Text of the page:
Felix Oberholzer-Gee at Harvard and Koleman Strauss at Uni. of Kansas take an empirical look at the effect of file sharing on copyright industries.
They accept that file sharing has weakened copyright protection (although they are quite sceptical about the studies trying to prove this). They argue this is only part of the question, however, for policy-makers. They contend that, if the role of copyright is to provide incentives to create new works, it is necessary to look rather more widely.
For example, they note:
- the publishing of new books increased by 66%
- the number of new albums released more than doubled;
- the number of feature films produced has increased by 30%,
in the early years of the 21st century.
They also note that revenues from concert sales and merchandising and the like has also increased.
Exploring this, their tentative conclusion for policymakers:
The role of complements makes it necessary to adopt a broad view of markets when considering the impact of file sharing on the creative industries. Unfortunately, the popular press – and a good number of policy experts – often evaluate file sharing looking at a single product market. Analyzing trends in CD sales, for example, they conclude that piracy has wrecked havoc on the music business. This view confuses value creation and value capture. Record companies may find it more difficult to profitably sell CDs, but the broader industry is in a far better position. In fact, it is easy to make an argument that the business has grown considerably.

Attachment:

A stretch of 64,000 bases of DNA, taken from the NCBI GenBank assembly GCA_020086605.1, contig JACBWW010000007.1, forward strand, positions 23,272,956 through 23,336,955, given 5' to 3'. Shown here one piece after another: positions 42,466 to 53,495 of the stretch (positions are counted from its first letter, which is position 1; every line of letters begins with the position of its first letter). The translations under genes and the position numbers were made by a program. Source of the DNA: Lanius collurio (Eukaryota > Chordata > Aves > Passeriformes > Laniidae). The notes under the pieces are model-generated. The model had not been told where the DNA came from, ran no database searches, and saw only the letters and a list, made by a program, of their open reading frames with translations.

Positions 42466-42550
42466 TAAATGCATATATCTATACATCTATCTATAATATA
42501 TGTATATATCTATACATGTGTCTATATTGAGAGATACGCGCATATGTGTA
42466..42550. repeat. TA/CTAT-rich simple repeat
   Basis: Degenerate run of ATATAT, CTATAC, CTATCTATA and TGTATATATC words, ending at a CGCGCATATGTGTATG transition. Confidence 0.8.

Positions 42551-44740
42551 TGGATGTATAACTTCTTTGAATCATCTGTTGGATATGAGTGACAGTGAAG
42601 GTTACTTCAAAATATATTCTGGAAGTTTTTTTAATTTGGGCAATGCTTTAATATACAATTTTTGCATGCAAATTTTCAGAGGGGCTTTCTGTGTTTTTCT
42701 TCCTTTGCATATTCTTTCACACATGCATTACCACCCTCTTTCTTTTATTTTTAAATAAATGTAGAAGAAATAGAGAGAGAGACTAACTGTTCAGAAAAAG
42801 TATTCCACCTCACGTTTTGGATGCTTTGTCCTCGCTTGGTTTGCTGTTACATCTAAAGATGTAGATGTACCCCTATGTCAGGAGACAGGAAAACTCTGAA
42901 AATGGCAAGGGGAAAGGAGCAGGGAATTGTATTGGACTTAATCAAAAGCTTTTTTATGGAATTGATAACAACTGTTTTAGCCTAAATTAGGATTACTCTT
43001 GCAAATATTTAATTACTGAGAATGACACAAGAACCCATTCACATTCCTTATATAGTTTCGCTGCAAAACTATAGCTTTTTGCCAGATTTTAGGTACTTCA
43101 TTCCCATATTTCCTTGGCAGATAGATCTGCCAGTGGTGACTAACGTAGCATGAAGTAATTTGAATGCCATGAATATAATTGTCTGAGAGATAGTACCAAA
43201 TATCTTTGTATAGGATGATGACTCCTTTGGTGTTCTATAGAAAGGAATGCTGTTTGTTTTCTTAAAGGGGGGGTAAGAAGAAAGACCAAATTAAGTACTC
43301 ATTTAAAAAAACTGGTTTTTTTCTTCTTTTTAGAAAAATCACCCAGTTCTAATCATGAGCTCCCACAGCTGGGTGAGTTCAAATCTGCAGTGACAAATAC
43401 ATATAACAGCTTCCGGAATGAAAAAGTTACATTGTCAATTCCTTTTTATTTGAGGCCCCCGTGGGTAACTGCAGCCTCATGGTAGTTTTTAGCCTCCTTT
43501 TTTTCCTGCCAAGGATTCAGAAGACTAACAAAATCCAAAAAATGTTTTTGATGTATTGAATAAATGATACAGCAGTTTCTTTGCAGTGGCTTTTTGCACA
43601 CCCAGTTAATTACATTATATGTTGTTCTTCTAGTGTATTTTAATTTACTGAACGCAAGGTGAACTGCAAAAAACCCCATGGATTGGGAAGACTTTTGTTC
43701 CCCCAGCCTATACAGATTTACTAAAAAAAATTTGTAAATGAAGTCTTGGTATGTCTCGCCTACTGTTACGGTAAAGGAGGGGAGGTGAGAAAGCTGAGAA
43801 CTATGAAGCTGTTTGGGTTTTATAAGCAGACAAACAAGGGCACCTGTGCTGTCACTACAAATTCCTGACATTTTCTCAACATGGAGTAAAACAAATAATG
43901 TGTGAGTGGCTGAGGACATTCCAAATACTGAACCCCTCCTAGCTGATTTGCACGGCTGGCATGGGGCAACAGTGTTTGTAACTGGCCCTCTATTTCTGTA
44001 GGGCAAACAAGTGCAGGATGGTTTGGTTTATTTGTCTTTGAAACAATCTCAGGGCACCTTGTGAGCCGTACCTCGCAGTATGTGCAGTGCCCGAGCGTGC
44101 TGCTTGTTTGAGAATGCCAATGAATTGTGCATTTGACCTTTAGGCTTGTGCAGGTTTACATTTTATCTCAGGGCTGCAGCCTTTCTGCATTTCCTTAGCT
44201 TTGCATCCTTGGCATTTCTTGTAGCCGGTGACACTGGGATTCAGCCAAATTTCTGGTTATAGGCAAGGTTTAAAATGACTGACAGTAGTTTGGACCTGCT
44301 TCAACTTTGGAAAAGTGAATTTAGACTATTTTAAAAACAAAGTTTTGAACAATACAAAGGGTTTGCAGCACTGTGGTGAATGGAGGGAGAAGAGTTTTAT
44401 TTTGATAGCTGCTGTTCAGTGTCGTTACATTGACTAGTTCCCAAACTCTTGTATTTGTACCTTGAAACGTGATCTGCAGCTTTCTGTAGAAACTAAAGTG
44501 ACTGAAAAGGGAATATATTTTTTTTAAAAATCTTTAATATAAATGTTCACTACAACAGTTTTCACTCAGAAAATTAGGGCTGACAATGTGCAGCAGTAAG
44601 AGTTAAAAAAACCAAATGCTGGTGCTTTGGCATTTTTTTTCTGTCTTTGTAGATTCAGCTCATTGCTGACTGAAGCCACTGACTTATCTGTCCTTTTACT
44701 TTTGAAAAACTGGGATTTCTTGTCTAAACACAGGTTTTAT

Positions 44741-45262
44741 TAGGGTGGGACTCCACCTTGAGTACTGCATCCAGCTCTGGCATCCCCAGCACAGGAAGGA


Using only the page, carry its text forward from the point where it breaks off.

Download the pdf here.
Lid dip Joshua Gans
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